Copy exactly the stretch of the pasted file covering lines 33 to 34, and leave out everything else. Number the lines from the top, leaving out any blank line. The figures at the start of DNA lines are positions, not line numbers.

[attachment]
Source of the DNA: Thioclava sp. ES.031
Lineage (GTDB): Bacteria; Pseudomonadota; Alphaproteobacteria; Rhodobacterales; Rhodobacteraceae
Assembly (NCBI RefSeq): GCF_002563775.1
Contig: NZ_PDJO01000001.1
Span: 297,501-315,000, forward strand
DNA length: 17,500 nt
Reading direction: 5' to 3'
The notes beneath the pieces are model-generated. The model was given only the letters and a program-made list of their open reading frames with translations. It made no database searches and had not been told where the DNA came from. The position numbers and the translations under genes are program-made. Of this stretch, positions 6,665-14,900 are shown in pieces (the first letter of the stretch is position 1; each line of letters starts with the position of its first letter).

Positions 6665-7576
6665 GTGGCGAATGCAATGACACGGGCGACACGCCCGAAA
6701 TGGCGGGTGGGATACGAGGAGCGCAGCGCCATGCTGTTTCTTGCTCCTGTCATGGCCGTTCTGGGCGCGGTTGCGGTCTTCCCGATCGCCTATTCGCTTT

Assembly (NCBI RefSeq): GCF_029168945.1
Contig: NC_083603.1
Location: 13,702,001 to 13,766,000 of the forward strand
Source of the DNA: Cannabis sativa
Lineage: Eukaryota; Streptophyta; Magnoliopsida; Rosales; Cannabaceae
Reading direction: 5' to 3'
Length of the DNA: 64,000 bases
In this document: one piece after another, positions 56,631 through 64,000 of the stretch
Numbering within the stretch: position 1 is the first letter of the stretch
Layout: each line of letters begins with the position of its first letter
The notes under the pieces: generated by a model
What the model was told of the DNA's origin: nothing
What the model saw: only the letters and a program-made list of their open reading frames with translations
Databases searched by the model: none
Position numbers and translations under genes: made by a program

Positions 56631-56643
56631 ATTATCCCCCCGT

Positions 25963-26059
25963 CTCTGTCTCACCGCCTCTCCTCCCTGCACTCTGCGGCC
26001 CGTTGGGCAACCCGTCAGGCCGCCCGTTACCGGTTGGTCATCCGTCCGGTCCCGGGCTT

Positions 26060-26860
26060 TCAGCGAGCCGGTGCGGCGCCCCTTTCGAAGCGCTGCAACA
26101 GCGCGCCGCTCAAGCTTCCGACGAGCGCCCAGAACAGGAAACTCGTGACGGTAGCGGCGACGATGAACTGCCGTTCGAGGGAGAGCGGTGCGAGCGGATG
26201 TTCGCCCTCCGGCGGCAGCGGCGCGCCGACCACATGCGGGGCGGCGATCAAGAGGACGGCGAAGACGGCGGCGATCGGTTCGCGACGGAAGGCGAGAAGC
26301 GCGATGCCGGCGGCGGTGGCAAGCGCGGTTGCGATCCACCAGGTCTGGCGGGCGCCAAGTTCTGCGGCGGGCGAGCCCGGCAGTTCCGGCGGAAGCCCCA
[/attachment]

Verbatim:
26060 TCAGCGAGCCGGTGCGGCGCCCCTTTCGAAGCGCTGCAACA
26101 GCGCGCCGCTCAAGCTTCCGACGAGCGCCCAGAACAGGAAACTCGTGACGGTAGCGGCGACGATGAACTGCCGTTCGAGGGAGAGCGGTGCGAGCGGATG